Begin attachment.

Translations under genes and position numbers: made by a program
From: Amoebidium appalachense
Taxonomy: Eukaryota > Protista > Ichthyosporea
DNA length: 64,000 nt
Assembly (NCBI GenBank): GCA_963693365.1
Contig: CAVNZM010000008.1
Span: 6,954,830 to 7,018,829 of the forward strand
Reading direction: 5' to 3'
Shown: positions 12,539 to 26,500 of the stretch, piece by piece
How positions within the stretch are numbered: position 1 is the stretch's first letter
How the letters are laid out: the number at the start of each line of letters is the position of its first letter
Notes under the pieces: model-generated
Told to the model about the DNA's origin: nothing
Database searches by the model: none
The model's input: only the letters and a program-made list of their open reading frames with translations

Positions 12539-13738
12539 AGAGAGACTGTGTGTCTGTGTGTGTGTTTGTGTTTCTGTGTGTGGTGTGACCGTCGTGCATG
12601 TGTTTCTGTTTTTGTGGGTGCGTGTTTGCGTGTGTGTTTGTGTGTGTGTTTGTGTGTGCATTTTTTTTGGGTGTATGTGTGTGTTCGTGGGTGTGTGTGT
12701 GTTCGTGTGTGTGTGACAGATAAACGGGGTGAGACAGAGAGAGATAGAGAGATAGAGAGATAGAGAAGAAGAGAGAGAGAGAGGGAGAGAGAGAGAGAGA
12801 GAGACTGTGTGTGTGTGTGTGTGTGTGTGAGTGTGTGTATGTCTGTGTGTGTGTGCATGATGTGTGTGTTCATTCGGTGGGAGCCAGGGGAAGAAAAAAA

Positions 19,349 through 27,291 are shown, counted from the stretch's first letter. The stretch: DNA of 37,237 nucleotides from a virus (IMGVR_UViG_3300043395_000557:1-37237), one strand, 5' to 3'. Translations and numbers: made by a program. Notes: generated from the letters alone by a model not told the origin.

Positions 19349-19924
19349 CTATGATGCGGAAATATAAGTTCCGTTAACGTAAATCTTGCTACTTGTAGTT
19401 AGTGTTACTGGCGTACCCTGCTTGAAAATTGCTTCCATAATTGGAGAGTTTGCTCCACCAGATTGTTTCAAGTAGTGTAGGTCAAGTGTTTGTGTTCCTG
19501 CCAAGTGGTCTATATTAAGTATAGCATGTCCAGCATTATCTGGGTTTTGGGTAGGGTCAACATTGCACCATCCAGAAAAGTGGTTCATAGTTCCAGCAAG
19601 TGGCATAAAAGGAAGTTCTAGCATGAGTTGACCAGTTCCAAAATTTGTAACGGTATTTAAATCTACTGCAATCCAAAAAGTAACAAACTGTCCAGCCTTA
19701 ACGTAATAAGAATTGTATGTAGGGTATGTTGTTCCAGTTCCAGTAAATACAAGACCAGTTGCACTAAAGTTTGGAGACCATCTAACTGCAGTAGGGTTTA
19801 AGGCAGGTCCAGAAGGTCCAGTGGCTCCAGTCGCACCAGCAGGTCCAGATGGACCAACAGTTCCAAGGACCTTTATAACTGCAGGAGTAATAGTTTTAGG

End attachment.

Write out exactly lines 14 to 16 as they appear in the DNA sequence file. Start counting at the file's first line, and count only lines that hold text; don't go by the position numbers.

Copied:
Database searches by the model: none
The model's input: only the letters and a program-made list of their open reading frames with translations

Positions 12539-13738